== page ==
Archives For creativity

Teaching Creativity: Born That Way or Waiting for the Muse?

If you’re not born with creativity, do you have to struggle to acquire it?

By Josephine Scicluna, Lecturer in Professional and Creative Writing at Deakin University

Recently one of my Masters students, a filmmaker from the Czech Republic, told me his friends back at home were completely baffled that he was in Australia studying creative writing. You were either creative or you were not, they told him. It wasn’t something you could be taught. Although not voiced in such an emphatic way by my undergraduate students, I’ve still encountered many who hold the suspicion that maybe it’s all just fluff.

What I’ve come to understand is that teaching creativity is not about dishing out a set of instructions how to do it, but much more about helping students to identify the kinds of situations or conditions they need for this receptiveness to occur. From there, they can learn to harness this creativity in exciting ways. But first I have to deal with the resistances.

Much of the resistance I’ve come across bears the vestiges of an 18th-century Romantic view of the artist as a genius, “a one of a kind, a great original” as Margaret Atwood describes in her book on writing, Negotiating with the Dead (2003).

You’re either born that way or not. Or, you have to wait for inspiration, divine or otherwise, to hit you from above, below or sideways. In either case, creativity appears as something outside of your control.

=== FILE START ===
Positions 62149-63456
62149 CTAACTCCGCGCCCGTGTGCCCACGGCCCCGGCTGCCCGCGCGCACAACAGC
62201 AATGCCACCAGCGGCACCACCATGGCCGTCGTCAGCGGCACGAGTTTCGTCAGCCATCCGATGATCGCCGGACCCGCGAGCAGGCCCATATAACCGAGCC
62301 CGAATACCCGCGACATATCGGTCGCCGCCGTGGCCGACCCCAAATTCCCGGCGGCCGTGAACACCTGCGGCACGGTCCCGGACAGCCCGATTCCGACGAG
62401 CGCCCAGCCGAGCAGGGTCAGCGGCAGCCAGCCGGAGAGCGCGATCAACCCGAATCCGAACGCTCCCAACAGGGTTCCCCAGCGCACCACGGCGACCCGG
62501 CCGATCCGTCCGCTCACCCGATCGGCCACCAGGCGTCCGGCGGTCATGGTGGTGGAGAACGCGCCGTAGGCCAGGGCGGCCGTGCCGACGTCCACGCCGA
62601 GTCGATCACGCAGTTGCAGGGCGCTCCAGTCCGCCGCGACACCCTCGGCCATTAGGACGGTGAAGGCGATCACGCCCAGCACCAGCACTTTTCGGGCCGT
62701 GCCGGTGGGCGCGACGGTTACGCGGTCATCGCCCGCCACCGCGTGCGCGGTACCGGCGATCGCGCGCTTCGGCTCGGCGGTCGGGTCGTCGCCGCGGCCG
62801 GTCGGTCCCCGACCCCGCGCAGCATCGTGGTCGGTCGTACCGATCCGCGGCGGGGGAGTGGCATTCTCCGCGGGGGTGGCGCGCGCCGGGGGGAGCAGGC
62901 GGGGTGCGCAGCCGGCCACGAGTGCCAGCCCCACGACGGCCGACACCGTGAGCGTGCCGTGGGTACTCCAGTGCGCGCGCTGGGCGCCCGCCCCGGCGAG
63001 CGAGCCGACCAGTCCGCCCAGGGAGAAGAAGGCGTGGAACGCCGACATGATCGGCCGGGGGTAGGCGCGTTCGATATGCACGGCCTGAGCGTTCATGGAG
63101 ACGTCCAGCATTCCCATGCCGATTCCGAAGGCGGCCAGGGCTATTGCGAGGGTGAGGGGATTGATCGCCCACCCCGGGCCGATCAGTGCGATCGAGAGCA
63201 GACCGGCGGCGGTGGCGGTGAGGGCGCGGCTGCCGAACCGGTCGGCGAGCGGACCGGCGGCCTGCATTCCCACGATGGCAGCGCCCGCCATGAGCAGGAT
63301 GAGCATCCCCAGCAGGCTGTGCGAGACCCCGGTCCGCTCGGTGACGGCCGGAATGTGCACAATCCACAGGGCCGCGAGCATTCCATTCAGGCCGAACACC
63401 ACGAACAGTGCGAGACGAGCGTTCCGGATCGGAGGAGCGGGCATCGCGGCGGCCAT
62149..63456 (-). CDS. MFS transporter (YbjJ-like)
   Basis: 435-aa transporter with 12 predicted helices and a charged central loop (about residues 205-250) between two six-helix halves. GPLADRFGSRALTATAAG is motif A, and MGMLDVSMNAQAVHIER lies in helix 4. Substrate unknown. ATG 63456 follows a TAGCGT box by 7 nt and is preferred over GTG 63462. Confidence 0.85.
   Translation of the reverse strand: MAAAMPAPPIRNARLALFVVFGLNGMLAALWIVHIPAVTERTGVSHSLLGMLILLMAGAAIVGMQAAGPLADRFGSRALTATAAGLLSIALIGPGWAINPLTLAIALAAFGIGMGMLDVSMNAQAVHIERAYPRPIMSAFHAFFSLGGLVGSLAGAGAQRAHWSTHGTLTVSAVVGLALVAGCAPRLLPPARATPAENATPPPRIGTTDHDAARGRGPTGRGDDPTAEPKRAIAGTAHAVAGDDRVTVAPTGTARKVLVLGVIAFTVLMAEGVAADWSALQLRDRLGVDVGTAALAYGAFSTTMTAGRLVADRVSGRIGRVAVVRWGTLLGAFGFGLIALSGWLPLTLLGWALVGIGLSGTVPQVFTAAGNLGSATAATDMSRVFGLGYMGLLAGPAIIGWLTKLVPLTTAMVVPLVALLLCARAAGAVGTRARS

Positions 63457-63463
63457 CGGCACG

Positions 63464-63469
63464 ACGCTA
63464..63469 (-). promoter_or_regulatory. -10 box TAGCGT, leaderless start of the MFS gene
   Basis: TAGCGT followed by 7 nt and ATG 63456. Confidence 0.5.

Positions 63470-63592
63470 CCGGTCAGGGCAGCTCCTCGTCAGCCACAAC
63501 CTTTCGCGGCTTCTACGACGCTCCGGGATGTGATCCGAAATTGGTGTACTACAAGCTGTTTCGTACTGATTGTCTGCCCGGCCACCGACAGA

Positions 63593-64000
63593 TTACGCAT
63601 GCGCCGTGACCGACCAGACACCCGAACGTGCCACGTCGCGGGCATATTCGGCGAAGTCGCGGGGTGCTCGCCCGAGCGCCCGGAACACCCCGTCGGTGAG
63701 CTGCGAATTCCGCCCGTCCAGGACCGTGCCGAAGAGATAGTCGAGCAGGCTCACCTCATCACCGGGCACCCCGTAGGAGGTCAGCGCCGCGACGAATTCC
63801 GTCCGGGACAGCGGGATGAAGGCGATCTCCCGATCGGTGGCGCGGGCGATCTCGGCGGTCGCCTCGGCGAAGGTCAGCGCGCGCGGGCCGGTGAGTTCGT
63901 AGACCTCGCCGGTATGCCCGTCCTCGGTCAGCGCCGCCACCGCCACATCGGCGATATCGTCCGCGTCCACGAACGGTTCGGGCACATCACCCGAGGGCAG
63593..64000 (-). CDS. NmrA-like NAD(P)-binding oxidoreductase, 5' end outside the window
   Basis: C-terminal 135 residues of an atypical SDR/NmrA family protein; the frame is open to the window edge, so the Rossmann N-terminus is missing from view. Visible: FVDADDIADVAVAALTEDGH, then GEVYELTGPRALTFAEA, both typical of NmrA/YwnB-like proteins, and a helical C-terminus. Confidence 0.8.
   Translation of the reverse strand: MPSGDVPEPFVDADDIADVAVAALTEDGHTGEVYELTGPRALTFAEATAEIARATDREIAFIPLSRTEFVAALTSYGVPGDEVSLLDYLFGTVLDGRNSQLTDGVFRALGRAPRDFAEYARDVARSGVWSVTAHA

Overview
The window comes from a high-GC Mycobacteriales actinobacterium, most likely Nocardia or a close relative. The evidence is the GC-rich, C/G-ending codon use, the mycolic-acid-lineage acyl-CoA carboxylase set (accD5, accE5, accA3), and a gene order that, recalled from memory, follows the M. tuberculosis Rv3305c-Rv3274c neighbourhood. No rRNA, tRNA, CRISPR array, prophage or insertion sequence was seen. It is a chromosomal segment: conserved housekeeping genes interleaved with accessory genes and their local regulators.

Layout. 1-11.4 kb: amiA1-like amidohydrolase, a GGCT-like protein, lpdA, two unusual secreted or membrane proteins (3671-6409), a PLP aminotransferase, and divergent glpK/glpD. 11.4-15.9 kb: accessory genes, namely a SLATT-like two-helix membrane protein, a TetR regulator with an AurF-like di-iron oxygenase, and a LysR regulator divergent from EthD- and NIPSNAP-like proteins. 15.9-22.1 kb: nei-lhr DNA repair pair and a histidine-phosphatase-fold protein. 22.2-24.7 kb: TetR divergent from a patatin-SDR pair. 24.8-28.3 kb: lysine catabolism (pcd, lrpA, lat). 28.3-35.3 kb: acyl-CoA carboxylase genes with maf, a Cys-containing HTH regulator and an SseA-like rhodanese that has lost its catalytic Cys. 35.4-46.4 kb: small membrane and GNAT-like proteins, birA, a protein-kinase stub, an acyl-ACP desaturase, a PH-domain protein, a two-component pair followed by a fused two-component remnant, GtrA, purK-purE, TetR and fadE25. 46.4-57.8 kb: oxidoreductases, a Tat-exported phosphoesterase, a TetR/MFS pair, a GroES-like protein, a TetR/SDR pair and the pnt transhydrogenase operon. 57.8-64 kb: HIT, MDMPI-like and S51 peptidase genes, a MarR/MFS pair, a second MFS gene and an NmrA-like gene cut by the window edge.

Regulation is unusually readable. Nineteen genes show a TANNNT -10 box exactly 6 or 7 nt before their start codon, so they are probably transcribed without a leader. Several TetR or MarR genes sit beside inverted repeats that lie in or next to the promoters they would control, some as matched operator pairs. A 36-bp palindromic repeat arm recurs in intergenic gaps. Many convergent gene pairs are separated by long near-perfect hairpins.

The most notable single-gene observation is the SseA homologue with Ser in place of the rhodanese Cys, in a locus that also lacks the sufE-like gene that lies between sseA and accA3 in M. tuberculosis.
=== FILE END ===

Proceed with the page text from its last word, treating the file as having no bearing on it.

Misconceptions about originality are another factor in my students’ resistance and this can create a real confidence block. If they emulate others, they feel that this doesn’t count as creativity or else if they can’t think of something “completely new”, they think they can’t even begin and freeze up altogether.

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Jhumpa Lahiri Creative Process

“All writing, all art is just a wild leap off a cliff because there’s nothing to support you. You’re creating something out of nothing, really.  No one’s telling you to do it.  It comes from within, and it’s a very mysterious process, at least for me.  I still don’t understand how I write a story or a book.  I don’t understand how it happens.  I mean, I know it takes time, I know it takes effort, I know it takes lots and lots of drafts and hours, but I still really don’t understand the internal mechanism of how it really happens.”

Jhumpa Lahiri is a Pulitzer Prize-winning short story writer and novelist. Her work first appeared in The New Yorker in 1998. In the following short film produced by the iconic literary magazine, Lahiri discusses her creative process and the gratification she felt when readers around the world first responded so positively to her work.

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This beautiful video about creativity and talent comes from @RosieFrmThePast. She was inspired by a Youtube video, Thoughts on a Creative Career, posted by Ze Frank, an American performance artist, composer, humorist and public speaker.

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